First Blackmagic 4K Micro Studio Camera Footage

I was just browsing and found out that Youtuber Better Aesthetics Bodybuilding recently posted what appears to be the first footage (at least that I’ve seen) from the Blackmagic Design Micro Studio Camera 4K – that is NOT the Micro Cinema camera, which seems to be quite the point of confusion among many. As a reminder, Blackmagic Design announced 38 new products at this year’s NAB trade show in April, among which were a few new cameras.

The Micro Studio 4K camera and the Micro CINEMA camera were two of these. The two may share the same chassis and very similar button layout – but are very different cameras. The Micro Studio 4K – cannot recording internally at all – it doesn’t even have a card slot or record button. It has 1 x DIN input and output (Mini BNC) which has to feed into a switcher/mixer/external recorder so you can get your footage recorded.


Blackmagic Micro Cinema Camera ($995)

  • Super 16mm-Sized Image Sensor
  • Active Micro Four Thirds Lens Mount
  • 13 Stops of Dynamic Range
  • Global and Rolling Shutter Switchable
  • Records Full HD 1920×1080 CinemaDNG RAW
  • Apple ProRes 422 (HQ) at 220 Mbps
  • Ultra-Compact Design
  • Expansion Port with Radio Control Ports
  • SDHC/SDXC Memory Card Slot
  • HDMI & Composite Output, 3.5mm Audio In

The Blackmagic Micro Cinema camera, on the other hand features the same Super 16 sized CMOS sensor from the BMPCC with 13 stops DR, but with improved internals, which enable users to switch between Rolling Shutter and Global Shutter mode in camera. The benefits of Global Shutter are elimination of the dreaded “jello effect” when panning for example at the expense of losing about a stop and change of DR. In RS mode (Rolling Shutter) the Micro Cinema camera can record 1080p/60 slow motion, something the old Pocket Cinema camera cannot do in any frame rate.

The Micro Cinema camera is not a 4K camera, but a 1080p camera and just like the Micro Studio – it uses Canon style LP-E6/LP-E6N batteries but does not have an attached screen or viewfinder of any kind – hence the need for an external monitoring device. In the case of the dude from Better Aesthetics Bodybuilding – he’s using the also very new – Video Assist 5-inch monitor from BMD, which can record 1080p ProRes onto SDXC cards.

micro studio camera bmd

Blackmagic Micro Studio 4K camera ($1,295)

  • Active Micro Four Thirds Lens Mount
  • Resolutions Up to 3840×2160 at 30 fps
  • 10-Bit 4:2:2 6G-SDI Video I/O
  • Ultra-Compact Design
  • SDI Remote Control Protocols
  • PTZ Serial Output & B4 Data Link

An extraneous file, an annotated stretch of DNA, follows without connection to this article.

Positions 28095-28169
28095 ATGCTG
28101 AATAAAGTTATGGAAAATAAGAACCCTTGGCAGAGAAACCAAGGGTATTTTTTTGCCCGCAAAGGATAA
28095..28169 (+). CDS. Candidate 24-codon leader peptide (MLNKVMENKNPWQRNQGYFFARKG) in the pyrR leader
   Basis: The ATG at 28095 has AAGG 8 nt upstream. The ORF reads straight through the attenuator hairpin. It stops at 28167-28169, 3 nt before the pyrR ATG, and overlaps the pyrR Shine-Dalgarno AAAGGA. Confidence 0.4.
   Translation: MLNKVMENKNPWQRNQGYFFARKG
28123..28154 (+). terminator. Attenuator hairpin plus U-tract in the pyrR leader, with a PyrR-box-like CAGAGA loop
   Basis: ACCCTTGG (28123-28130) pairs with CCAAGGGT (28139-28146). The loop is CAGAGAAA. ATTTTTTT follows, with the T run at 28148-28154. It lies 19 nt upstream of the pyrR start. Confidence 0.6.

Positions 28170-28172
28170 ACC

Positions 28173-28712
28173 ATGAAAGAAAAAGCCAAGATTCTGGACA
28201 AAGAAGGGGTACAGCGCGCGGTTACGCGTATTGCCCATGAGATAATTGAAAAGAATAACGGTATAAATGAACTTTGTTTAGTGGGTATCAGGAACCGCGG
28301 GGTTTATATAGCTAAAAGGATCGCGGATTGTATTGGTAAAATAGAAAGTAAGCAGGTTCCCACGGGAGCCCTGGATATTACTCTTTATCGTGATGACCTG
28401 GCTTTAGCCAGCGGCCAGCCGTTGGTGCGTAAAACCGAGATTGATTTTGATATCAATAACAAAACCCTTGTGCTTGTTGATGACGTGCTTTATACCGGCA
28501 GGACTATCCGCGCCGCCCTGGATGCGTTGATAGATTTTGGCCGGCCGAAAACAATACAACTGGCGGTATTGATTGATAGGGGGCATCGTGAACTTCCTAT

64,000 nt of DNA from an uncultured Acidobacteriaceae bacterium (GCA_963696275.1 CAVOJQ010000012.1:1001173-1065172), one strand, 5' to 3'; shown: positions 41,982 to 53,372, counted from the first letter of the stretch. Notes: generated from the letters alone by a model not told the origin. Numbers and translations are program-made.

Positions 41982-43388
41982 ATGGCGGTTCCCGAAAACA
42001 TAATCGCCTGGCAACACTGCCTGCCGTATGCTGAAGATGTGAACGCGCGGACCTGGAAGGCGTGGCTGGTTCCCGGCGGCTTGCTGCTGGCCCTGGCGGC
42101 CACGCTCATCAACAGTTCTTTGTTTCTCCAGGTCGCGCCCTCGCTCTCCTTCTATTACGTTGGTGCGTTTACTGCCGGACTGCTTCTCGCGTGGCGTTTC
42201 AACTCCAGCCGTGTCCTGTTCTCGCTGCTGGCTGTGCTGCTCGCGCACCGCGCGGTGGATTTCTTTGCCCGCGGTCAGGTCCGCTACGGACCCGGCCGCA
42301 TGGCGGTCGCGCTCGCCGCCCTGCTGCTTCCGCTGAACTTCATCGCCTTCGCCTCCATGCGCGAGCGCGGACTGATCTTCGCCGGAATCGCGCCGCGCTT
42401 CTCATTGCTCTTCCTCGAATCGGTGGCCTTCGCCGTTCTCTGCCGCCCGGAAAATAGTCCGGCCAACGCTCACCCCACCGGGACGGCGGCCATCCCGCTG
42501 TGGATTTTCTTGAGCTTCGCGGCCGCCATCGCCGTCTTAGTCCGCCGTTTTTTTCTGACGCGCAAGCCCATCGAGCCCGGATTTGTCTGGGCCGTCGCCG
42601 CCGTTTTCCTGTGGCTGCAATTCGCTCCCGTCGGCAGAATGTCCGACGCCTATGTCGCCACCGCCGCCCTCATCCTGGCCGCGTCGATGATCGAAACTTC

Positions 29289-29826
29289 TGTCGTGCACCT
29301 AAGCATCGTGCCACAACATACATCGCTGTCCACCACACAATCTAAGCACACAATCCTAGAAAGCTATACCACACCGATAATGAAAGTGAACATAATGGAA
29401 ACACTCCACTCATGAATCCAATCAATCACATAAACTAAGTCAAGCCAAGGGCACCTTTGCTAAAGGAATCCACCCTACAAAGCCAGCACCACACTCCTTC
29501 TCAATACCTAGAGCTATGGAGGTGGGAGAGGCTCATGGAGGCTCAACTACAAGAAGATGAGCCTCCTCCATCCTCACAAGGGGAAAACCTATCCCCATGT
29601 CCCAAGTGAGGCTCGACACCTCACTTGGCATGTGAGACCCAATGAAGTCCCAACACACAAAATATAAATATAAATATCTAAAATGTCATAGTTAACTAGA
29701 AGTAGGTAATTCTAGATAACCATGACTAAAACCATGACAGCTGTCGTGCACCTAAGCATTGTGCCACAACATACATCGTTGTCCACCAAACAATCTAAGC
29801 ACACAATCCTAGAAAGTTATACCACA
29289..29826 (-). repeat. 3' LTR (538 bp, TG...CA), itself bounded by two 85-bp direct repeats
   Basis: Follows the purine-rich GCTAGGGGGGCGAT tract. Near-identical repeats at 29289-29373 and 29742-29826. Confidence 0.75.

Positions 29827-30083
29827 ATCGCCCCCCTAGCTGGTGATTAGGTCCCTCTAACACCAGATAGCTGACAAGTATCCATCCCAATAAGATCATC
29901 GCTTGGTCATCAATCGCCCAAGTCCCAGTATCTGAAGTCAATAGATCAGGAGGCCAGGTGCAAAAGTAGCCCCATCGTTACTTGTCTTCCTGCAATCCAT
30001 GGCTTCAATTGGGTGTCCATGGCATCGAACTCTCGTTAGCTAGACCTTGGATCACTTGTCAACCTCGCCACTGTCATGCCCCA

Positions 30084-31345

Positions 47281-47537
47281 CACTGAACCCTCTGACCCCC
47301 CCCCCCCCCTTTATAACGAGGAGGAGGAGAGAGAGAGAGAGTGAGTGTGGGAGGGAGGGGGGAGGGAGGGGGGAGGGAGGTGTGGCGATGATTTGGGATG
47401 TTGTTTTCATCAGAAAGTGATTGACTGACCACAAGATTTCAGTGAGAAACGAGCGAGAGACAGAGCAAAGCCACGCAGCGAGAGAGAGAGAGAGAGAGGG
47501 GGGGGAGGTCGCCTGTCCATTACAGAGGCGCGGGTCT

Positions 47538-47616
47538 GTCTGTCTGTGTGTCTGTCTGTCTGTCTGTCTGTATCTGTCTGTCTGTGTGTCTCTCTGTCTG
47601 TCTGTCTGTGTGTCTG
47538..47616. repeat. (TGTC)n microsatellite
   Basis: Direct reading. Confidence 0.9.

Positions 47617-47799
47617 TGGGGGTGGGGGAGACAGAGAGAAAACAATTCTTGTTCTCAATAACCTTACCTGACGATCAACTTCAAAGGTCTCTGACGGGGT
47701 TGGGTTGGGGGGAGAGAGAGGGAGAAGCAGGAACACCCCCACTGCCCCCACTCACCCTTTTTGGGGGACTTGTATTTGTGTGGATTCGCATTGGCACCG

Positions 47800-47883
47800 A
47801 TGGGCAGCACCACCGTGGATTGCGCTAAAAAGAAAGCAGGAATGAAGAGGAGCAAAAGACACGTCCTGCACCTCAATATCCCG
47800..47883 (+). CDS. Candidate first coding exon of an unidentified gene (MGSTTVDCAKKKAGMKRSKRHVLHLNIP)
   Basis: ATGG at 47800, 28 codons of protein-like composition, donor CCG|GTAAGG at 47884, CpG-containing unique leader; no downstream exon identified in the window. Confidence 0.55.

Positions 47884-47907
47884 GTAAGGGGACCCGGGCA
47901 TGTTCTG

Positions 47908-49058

• Built-In Talkback
  • HDMI Monitor Output, 3.5mm Audio In
  • Built-In Color Corrector
  • Canon LP-E6 Battery Slot

He also posted his thoughts in a First Impressions video about the camera below:

He seems to be using the Micro Studio 4K camera with the BMD Video Assist as a monitor and recorder too:

And the inevitable unboxing video…

Video Assist Unboxing video:

In addition to the above footage, here is some more Blackmagic Micro Studio 4K + Video Assist footage shot by Norbert Bielan:

Blackmagic Micro Studio 4K and Video Assist from Norbert Bielan on Vimeo.

Despite the fact that both cameras have native Micro 4/3 mounts and can take MFT lenses or third party glass via adapters, such as the Canon EF to M 4/3 Metabones Speed Booster for example, the stealth form factor of both cameras can benefit the most from pancake MFT lenses from Olympus or Panasonic IMHO. As mentioned in the video – camera control via an external device – is extremely important and should be the first consideration when deciding which camera to buy. As both cameras have no monitors on their bodies, and the Micro Studio camera cannot even record internally, for single shooters and small production companies looking for a nimble package, the Micro Cinema camera is the way to go as it has internal recording in both raw and ProRes at 1080p.

The Micro Studio 4K camera ($1,295) is specifically designed for studio use – hence the name as it is meant to feed into a separate device. Despite that fact that it shoots in 4K, there is a hit in DR compared to BMPCC footage. To make it easier for yourselves, if you’re gonna buy one – get the Blackmagic Micro Cinema camera ($995), unless you’re adding to your studio setup and already have the infrastructure for studio recording built-in to your workflow. The Micro Cinema camera is cheaper, it records internally and

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